Base map reproduced from the OS map with the permission of Ordnance Survey on behalf of The Controller of Her Majesty's Stationery Office, Crown Copyright 2001.
All rights reserved. Unauthorised reproduction infringes Crown Copyright and may lead to prosecution or civil proceedings. Licence Number: GD272221

Description and essential historic landscape components
Bethlehem is a very large character area. It runs along the south side of the Tywi valley from just southeast of Llandeilo upstream past Llangadog and across the Sawdde valley. It rises in a series of low, rounded hills from 30 m on the Tywi floodplain to over 130 m on the southeastern flanks of the area. Dissecting the landscape are numerous small, steep-sided valleys. Essentially this is a landscape of dispersed farms, small pasture fields and small woods. Boundaries to the fields consist almost entirely of earth banks topped with hedges, but a few stone-faced banks lie on higher ground. Hedges are generally in good condition and are well maintained; many have distinctive hedgerow trees. Land-use is predominantly improved pasture, with very little rough and rushy land. Deciduous woodland is mostly confined to the steep valley sides, where it provides a distinctive landscape component. Close to the Tywi valley the landscape has a parkland character; this is emphasised close to Crymlyn Manor by single trees and small clumps which indicate old park planting. The are numerous small, and one medium-sized conifer plantations in the area, mostly on higher ground. There are no nucleated settlements, the loose cluster of houses, a school and post office at Bethlehem is the only aggregate settlement of note. Dispersed farms and other houses dominate the settlement pattern. Most buildings are of 19th- and 20th-century date and stone built. There is a range of farmhouse types, but the majority are two-storeys and three-bays and in the vernacular tradition or more polite 'Georgian' style of the early- to mid-19th century. Larger dwellings are present, and smaller houses and cottages. The range of old, stone-built, 19th century farm buildings also reflects prevailing social and economic class; most are substantial ranges, often semi-formally arranged around a yard, though single ranges of smaller buildings are present on the smaller farms. Nearly all farms have modern agricultural buildings. Superimposed onto the old-established pattern of dispersed farms is a scattering of a small number of later 19th- 20th-century dwellings, in a variety of styles and materials.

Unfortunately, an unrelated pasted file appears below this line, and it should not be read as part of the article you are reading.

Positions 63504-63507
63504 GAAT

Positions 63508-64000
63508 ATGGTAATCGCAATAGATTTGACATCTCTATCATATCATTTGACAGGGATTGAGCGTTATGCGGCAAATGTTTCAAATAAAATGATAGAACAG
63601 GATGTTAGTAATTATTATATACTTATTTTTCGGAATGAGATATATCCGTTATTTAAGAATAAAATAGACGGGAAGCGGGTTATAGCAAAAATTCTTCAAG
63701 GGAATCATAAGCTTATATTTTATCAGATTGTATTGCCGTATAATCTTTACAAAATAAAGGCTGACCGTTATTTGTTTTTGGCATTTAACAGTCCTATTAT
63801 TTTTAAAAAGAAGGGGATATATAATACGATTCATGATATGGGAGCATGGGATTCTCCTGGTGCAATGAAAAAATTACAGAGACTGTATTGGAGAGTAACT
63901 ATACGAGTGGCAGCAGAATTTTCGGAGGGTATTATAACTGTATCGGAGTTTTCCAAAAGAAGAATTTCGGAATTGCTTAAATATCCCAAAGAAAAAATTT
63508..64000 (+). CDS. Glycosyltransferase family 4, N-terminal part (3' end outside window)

Recorded archaeology is rich and diverse, comprising one definite and one possible Neolithic chambered tomb/Bronze Age long barrow, a Bronze Age standing stone and a possible round barrow. Also there is a further Iron Age hillfort on the western slope of Carn Goch (Area 222), and another hillfort to the west. Llys Brychan was excavated in 1961 when it was concluded to be a probable Roman villa site (Jarrett 1961). From the Medieval period are a chapel site and possible chapel site, while from the early Post-Medieval period are possible pillow-mounds, a well and a rubbing stone, in addition to enclosures of unknown date.

There are many distinctive buildings, and high-quality farmhouses. Mandinam house is Grade II listed and mainly from the 18th- and 19th-century, with double-saddle roofs. The contemporary houses at Tygwyn, Llwynymendy, Pentre Parr with its lodge and park, and Beili-Dyffryn are unlisted. The present farmstead at Llyshendy was built for the Dynevor estate (Judith Alfrey, pers. comm.). The chapel, school and post office at Bethlehem should be noted, in addition to mills, cottages and dwellings, bridges and a smithy site.

To the north this character area is well defined by the flood plain of the Tywi valley and by Felindre character area. Where this area borders higher ground boundary definition is also good - to the south against Carn Goch, Garn-wen and others, but elsewhere there is a zone of change rather than a hard-edged border.